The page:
Welcome to the first post of the Blogram Tour for Jai Patel‘s debut novel Escape From Happy Palace, hosted by Untitled Book Club. I’m so excited for this blog tour, because this might just be the very first blog tour for a local book! This tour is taking place on both blog and Instagram (hence the name) from May 23rd to June 15th. So, make sure to check out all the bloggers’ reviews and special content. I’ll link you to the next blogger’s review at the end of this post. Now, let’s get to my review already!
Escape From Happy Palace
Editors: Jai Patel
Publisher: Jai Patel
Released: March 2020
Genre: Fiction, Mystery
Characters: Adil, Mei Mei, Joy, Loga, Shan, Ah Weng, …
Mei Mei is a runaway masseuse in Kuala Lumpur’s gritty underbelly of Chow Kit. Once the rising star of Happy Palace, she now has nothing but the clothes on her back and her side of a story: one that involves a massage parlor trick called The Leap Of The Dragon…
…and a dead man on her massage bed.
The news reaches sharp-tongued trans prostitute Joy and short-tempered hawker Longkang Loga through an unlikely messenger, and the race to save a fellow citizen of the streets begins. But before they can free Mei Mei from a fate she doesn’t deserve, they first need to free themselves of their fears.
I finished this book in only few hours and the pacing was good as well. A book that one can easily finish in one sitting. But I must say that it is too short to be a murder mystery book. It’s too simple and there were plot holes here and there. A lot of events or occurrences were just too convenient. I expect more from a mystery book.
Writing style wise, as a debut novel, I think lots could be improved. The chapters were dated nicely but it didn’t feel like the story was moving smoothly. I also didn’t like the insta-love between Mei Mei and Adil. It happens too fast. If there were some backstory to how Adil fell in love with Mei Mei, it’d be nice.
However, I do like the characters. They are very real and they have distinct personality. I love Joy the most because of her attitude. I also like Loga Longkang because back in Uni days, I used to eat at this makan place called Longkang too in Cheras. Idk if this is the same longkang the author is referring to but knowing Loga brings back memories.
I adore that the author emphasizes on hardships and struggles faced by Malaysians of lower SES. For instance, Joy who struggles to get her hormone supply and how being a transgender is not easy for her. Meanwhile, Loga’s business is barely helping him to survive from day to day.
Overall, this book has its flaws but I do believe it has great potential and can be improved with more details. I do appreciate the author inserts Malaysian elements such as the slangs and fillers like ‘lah’, which are used at the right places, THANK YOU for that!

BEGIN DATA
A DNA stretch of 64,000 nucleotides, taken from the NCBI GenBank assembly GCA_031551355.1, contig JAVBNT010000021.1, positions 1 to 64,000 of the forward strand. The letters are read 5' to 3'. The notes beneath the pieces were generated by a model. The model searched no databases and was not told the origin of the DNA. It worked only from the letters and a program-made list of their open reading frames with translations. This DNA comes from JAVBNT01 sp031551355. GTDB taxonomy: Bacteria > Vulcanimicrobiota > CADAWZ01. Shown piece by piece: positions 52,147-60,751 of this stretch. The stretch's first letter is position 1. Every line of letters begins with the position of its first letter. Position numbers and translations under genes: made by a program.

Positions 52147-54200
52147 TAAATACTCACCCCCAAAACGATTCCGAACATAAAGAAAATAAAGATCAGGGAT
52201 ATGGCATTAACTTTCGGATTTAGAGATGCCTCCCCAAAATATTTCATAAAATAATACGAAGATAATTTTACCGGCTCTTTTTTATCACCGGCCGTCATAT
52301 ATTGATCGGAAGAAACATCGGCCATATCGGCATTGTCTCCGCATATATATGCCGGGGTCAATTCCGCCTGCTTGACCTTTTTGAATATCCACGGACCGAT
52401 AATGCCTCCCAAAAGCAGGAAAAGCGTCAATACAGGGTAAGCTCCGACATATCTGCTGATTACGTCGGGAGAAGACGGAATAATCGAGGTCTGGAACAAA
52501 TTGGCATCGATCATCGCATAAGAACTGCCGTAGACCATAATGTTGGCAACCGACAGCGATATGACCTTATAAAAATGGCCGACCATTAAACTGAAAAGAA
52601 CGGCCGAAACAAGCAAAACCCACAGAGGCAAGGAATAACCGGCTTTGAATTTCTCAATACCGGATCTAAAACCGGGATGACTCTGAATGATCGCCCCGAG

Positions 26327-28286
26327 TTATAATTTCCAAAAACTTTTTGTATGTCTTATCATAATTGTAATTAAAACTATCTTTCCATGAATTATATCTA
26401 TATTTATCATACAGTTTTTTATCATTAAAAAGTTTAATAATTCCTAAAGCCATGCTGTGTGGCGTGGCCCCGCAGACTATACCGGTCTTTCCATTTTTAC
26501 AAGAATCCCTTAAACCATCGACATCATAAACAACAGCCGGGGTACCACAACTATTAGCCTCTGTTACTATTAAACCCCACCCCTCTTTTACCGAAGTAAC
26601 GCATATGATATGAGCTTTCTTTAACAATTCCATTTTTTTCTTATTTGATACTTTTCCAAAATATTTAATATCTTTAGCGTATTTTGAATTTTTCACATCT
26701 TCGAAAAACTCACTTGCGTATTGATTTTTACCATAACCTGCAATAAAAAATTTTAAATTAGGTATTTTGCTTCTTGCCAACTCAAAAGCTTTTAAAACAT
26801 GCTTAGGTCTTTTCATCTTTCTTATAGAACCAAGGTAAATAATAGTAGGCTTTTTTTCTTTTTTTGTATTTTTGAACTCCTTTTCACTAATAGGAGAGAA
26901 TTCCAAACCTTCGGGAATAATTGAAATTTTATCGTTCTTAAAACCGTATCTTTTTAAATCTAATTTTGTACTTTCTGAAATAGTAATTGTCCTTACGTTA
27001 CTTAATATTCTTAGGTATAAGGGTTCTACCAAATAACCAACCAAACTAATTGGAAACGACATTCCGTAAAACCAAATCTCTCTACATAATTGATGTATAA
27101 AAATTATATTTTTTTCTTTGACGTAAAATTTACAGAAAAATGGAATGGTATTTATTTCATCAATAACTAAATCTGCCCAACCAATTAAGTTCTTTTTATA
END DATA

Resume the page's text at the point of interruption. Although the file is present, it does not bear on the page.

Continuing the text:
Thank you Jai Patel for sending this book in exchange for an honest review. If you wish to support this book, go check out Escape from Happy Palace on @jaipatelauthor ‘s website!
Hello guys! Welcome to a special content that I decided to include in this post. If you don’t have any Malaysian or Singaporean friends, you might not be familiar with Manglish or Singlish. It’s basically English but with a twist. The twist is the English we speak is influenced by our native languages and dialects.
Excerpt 1 from Escape From Happy Palace:
“Aiyoo…got lah, got lah, but I left it at home,” he wheezed.p.38
Let me try to dissect this dialogue right here. Aiyoo or Aiyo is an expression to showcase distress, annoyance, or even surprise. It really depends on the tone you’re using.
Got means I do have in formal English but Malaysians and Singaporeans mostly will just say “got, got”, meaning “yea, I have”.
Lah is a filler. We usually add fillers at the end of our sentences or wherever we think it’s needed to emphasize certain message. Besides “lah”, we also have “lo” or “lor”, “ah”, “meh” and “ma” (usually to ask questions).
Another excerpt from the book:
“He actually went ah?”p.39
See? “ah” is used at the end of the sentence and to ask question.
Besides that, we, Malaysians also like to mix up 2 or more languages or dialects in our daily conversations. For instance, “You makan liao ma? Want me to help you da bao?” This sentence simply means, “Have you eaten? Do you want me to get you some food?” Da bao = Take away
I think that’s it for now. I wouldn’t want to bore you with this so-called language lesson. But next time, if you see me talking English and some other languages at the same time, I might be speaking Manglish. Hah! Also, if you have any question about Manglish, ask away!
Do visit Legenbooksdary ‘s review on this book and also, she’s next on the Blogram tour!
About The Author
Malaysia native Jai Patel was born in the East Coast state of Kelantan and grew up in Malacca and Perlis. He studied at Multimedia University (MMU) alongside some of the country’s most decorated filmmakers, animators, and video game designers. He began writing fiction in 2019, focusing on mysteries and thrillers that revolve around everyday people placed in extraordinary situations.
Escape From Happy Palace is his debut novel. He is currently working on his second murder mystery, Eight-Eight Foodcourt, which will be published in early 2021. When not writing, he can be found playing open-world RPGs, discovering single-origin coffee, and making awful noises with his Fender Strat. He lives in Petaling Jaya with his wife.